Thanks! I will definitely brush up on my writing sample because I don't remember anything it says or what the law says. I'll also google previous clerks and try to email them. I know there aren't any old clerks from my LS (at least none listed in the database who say they're willing to field questions from applicants), which sucks.

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Re: pointers for applicants from current clerk looking to hire

Postby A. Nony Mouse » Mon Oct 14, 2013 12:01 am

Good luck!

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Re: pointers for applicants from current clerk looking to hire

Postby andythefir » Mon Oct 14, 2013 11:19 am

A. Nony Mouse wrote:You'll possibly/probably also get questions about how you would handle a situation in which the judge wants to rule one way and you think it should go another.


What's the right answer to this question? What are the judges looking for?

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Re: pointers for applicants from current clerk looking to hire

Postby ClerkAdvisor » Mon Oct 14, 2013 1:57 pm

andythefir wrote:
A. Nony Mouse wrote:You'll possibly/probably also get questions about how you would handle a situation in which the judge wants to rule one way and you think it should go another.


What's the right answer to this question? What are the judges looking for?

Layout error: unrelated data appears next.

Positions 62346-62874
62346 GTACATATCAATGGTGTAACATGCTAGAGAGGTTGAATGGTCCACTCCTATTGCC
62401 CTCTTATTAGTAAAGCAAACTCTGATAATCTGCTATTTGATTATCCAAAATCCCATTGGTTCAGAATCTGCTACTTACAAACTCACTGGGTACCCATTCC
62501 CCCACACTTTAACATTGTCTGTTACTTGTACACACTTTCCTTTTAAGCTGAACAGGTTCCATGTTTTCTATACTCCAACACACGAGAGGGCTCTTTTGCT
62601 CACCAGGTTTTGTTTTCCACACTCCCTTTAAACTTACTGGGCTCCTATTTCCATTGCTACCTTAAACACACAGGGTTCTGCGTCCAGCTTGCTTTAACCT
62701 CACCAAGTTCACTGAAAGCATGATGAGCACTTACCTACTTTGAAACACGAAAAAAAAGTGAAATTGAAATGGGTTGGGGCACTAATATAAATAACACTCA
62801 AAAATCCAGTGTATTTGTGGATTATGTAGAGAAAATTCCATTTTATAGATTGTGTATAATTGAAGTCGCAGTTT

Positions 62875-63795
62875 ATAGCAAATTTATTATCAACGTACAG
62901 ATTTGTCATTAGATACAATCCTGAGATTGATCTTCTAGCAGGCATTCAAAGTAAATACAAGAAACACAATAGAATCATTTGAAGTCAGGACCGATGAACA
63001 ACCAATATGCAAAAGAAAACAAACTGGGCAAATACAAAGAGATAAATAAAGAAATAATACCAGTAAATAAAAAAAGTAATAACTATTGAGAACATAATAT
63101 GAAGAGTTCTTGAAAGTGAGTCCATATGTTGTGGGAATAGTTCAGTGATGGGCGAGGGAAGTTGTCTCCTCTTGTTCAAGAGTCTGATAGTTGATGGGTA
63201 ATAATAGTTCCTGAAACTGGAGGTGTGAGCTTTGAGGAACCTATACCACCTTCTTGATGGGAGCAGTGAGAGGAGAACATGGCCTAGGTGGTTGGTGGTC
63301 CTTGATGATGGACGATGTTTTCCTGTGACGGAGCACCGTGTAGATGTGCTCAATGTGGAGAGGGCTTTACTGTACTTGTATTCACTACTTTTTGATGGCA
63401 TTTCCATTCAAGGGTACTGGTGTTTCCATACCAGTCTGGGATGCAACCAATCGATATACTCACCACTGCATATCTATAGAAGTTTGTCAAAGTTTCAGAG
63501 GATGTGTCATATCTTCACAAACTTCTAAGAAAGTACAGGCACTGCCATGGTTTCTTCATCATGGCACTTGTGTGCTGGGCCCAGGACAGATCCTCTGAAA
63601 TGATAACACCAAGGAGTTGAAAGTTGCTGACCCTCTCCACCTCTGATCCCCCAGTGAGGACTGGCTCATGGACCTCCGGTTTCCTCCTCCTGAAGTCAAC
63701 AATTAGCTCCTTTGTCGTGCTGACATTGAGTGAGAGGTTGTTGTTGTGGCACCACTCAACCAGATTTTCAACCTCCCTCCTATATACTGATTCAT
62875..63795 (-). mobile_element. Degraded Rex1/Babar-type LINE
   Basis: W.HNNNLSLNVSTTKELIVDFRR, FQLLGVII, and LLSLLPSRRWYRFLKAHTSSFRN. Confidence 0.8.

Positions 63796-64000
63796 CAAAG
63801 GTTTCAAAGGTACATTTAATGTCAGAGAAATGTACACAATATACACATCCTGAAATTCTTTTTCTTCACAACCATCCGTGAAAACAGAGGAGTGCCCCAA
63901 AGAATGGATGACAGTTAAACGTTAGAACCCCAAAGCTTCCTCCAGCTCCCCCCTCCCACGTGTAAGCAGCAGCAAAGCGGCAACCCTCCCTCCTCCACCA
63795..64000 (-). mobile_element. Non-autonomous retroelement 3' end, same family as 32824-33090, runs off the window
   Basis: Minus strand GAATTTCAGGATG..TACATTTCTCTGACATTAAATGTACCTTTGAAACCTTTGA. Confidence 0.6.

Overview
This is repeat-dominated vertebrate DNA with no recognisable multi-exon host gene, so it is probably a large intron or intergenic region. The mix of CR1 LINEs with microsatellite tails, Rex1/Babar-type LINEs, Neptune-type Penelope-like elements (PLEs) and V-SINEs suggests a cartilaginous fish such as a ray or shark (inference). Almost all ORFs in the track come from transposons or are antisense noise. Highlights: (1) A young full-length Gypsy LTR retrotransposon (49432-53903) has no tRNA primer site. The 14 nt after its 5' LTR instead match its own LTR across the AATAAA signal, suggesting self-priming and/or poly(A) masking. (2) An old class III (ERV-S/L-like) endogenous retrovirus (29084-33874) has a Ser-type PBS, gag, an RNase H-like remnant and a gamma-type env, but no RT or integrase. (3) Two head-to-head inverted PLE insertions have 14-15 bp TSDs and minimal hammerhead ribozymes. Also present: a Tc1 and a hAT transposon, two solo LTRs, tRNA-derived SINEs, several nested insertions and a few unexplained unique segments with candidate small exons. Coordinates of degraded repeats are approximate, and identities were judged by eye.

This is an instance where there really is one correct answer: you make your best case to the judge, and if she still disagrees, then you write the opinion/order however the judge wants it. Only one person in chambers has a commission, and she gets to make the final decision.

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Re: pointers for applicants from current clerk looking to hire

Postby A. Nony Mouse » Mon Oct 14, 2013 2:07 pm

ClerkAdvisor wrote:
andythefir wrote:
A. Nony Mouse wrote:You'll possibly/probably also get questions about how you would handle a situation in which the judge wants to rule one way and you think it should go another.


What's the right answer to this question? What are the judges looking for?


This is an instance where there really is one correct answer: you make your best case to the judge, and if she still disagrees, then you write the opinion/order however the judge wants it. Only one person in chambers has a commission, and she gets to make the final decision.

This is true. FWIW, though, every time something like this has come up with judges, they have said that they want a clerk who will push back and challenge them on their thinking. So for the purpose of an interview, I think judges want to make sure you are capable of thinking for yourself and having confidence in your opinion/reasoning (though at the same time you recognize that the judge has the final say).

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Re: pointers for applicants from current clerk looking to hire

Postby Anonymous User » Mon Oct 14, 2013 5:49 pm

During my interview, I told the judge that I would speak my mind in a well-reasoned, rational way (after I've done my own independent research and review of the law). After discussing our viewpoints, if the judge still disagrees with me,t hen I would defer to his judgment because it's ultimately the Honorable John/Jane Smith, not the Honorable Me.

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Re: pointers for applicants from current clerk looking to hire

Postby Anonymous User » Tue Oct 15, 2013 5:50 pm

Not the OP, but in a similar situation. My most basic advice is please, for the love of god, follow the (simple) instructions in the judge's OSCAR posting. E.g. If it says to submit your app as a single PDF file, don't send your resume, transcript, writing sample etc all as separate attachments. :x